Since I finished the books about the siege of Leningrad I switched back to a book about dogs and dog behavior, which I rate as merely okay. It is wonderfully written, but I don't feel that there's a whole lot of useful information there. The author has done exhaustive research on dogs, but doesn't include much of it in the book that I can tell. It is for a non-technical audience, so I'm sure that helps her sell a lot of books. It didn't help me much at all, because I'm a huge nerd and love nerd things. Made for nerds.
After that I started on Where Men Win Glory, about Pat Tillman. It's a difficult read, in part because he wasn't a terribly exciting guy, and in part because you'd have to be a hermit not to know how the story ends. The details don't make the reading any easier. In short, Tillman was killed by members of his own platoon, and then the cause of his death was hidden from his family and the public for many months. Soldiers were ordered to lie about it. The soldiers responsible for his death were given very mild punishments ('released for standards' from the Rangers and kicked back to Regular Army - you can be 'released for standards' for stuff like getting a traffic ticket). I don't know much about the US Army Rangers, but I know that lying is not the type of thing they tend to endorse. Except when it suits them, in which case they endorse it at the highest levels.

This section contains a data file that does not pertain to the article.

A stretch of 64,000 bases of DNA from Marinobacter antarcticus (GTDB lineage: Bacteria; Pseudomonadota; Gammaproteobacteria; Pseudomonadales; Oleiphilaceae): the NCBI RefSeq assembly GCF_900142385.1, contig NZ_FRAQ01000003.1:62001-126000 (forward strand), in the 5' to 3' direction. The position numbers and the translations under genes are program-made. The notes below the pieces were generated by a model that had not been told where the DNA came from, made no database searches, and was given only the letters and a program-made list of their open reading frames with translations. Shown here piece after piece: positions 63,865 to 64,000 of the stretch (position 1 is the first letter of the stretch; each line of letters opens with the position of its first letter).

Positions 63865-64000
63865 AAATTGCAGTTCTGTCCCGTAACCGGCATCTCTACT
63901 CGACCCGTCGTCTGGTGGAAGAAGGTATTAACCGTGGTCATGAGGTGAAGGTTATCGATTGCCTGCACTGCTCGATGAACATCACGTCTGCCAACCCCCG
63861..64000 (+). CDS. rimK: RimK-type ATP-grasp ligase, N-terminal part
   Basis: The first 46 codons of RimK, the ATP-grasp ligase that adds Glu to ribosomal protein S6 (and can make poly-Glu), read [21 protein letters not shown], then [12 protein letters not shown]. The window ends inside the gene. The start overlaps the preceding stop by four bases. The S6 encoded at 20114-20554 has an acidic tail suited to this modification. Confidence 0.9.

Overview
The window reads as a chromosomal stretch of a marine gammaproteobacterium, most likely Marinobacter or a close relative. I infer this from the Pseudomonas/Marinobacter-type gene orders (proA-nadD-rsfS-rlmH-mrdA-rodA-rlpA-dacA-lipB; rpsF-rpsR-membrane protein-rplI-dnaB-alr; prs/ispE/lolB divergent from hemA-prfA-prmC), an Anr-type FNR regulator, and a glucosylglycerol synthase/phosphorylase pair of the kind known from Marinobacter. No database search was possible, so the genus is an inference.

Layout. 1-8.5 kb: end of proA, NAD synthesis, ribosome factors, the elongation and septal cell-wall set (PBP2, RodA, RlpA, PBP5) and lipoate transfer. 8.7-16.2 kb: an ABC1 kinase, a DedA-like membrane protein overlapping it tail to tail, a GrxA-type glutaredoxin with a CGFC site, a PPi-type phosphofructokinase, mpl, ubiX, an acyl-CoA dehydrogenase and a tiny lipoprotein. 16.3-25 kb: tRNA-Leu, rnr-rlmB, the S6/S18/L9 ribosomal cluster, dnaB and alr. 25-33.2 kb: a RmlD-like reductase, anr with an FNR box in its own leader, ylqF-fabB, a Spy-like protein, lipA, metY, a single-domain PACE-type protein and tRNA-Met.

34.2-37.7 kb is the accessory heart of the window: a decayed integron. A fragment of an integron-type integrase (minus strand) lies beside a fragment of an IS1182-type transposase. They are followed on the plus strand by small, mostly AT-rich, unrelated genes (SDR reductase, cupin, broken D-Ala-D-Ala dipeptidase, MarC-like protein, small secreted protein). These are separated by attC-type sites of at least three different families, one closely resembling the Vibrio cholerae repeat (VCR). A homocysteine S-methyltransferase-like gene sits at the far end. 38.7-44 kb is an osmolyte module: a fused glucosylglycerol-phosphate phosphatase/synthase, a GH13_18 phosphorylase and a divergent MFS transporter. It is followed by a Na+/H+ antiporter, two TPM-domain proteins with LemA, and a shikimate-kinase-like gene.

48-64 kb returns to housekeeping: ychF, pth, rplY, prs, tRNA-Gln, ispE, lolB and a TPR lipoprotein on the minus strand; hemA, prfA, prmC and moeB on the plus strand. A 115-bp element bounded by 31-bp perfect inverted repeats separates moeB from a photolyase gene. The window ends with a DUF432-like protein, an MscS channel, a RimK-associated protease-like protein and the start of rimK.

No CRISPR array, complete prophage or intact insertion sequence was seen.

That the reading is difficult does not mean that it isn't worthwhile. Quite the opposite: the sordid, depressing circumstances of Tillman's death and subsequent exploitation as an American "hero" (a designation that he would probably have found repugnant) is definitely worth your time.
If movies are more your thing, then another amazing piece of reporting on the war in Afghanistan is Restrepo. You can watch it with commercial interruption on NatGeo, or you can order it on Netflix. Highly recommended.